In this acerbic, polemical work, the controversial philosopher Slavoj Zizek attempts to tackle the problems posed by a growing influx of refugees from the Middle East into Europe. Combining a complicated narrative style with complex metaphysical analogies, Zizek compares the reaction of both authorities and the public in Western Europe to the flow of refugees from both Africa and the Middle East, to Elisabeth Kubler-Ross’s description of how an individual reacts when diagnosed with a terminal illness. In her famous book “On Death and Dying”, Kubler-Ross postulates that the response of the aforementioned individual evolves over five stages:
However Zizek argues that there is a very elementary distinction between how we respond to a fatal medical diagnosis and how we perceive the flow of refugees, if we are Europeans. We pass through all the familiar stages as identified by Ross-Kubler, with the exception of the final state of acceptance. Beginning with this postulate, Zizek elucidates at length about this phenomenon splattering his narration with a few significant examples, most notable of them being the 2015 Paris attacks; the infamous Rotherheim disasters and even the gruesome murdering of cats by disgruntled printing press employees in France in the 1700s. Although Zizek manages to strike a chord of persuasion, the language employed by him in certain vital passages is convoluted and almost beyond the grasp of a reader who does not have a material knowledge of either logic or philosophy. But then again, Zizek’s style has never been either simple or fundamental.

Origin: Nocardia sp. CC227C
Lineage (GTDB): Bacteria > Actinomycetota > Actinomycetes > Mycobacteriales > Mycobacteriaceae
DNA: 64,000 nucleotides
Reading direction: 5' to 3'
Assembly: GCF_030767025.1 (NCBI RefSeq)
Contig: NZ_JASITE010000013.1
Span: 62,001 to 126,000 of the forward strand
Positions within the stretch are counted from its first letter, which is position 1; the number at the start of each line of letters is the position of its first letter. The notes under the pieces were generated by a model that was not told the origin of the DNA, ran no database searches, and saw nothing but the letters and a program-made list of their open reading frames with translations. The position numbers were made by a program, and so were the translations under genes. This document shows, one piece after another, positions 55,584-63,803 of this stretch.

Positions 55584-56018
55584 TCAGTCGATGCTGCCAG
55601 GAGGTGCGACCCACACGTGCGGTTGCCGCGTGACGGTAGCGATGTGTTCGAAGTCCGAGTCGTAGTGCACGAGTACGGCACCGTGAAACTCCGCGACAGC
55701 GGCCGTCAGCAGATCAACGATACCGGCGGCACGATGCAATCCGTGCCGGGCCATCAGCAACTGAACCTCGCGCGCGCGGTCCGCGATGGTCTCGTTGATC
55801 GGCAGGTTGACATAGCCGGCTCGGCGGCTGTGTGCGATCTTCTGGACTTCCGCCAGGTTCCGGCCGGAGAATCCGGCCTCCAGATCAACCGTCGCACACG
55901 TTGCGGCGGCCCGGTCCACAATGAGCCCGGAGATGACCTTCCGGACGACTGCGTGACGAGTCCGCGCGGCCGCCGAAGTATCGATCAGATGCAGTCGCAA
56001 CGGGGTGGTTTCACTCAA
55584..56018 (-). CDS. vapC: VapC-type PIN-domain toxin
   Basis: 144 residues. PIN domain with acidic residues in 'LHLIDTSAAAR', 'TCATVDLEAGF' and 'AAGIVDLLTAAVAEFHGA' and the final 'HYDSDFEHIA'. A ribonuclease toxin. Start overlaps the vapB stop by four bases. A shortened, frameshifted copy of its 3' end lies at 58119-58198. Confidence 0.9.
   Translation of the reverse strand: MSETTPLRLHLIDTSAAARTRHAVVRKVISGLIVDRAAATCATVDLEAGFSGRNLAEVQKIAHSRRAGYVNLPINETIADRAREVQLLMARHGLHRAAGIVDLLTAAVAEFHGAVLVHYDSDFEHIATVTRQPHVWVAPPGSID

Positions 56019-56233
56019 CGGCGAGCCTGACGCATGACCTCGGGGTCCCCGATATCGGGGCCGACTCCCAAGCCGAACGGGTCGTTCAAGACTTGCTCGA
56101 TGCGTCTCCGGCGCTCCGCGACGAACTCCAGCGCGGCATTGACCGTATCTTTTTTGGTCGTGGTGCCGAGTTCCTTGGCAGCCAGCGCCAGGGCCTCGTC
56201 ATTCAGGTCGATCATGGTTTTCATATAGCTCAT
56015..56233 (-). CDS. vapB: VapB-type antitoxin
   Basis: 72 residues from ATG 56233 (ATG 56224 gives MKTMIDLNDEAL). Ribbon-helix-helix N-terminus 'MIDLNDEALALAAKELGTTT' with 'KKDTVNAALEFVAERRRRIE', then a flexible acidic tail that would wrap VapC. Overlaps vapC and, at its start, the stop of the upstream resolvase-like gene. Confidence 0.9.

Painting the exodus of fleeing people with a novel brush of global capitalism, Zizek argues that the process of migration of a helpless horde of population is also a income generating business for a few opportunists; a business similar to that of dealing with say oil or other precious resource. The author concludes by emphasising that there should be a shift in mindset amongst the anti-migration advocates; the pro-refugee acceptance camps and also the refugees themselves. The ideal balance would be a reference limit of tolerance that accepts different cultural and religious practices and an overarching law that reigns in dangerous and unacceptable anomalies. Only such a balance would lead to an amicable and desirable resolution of the refugee crisis that is currently staring Western Europe in its pale and confused face.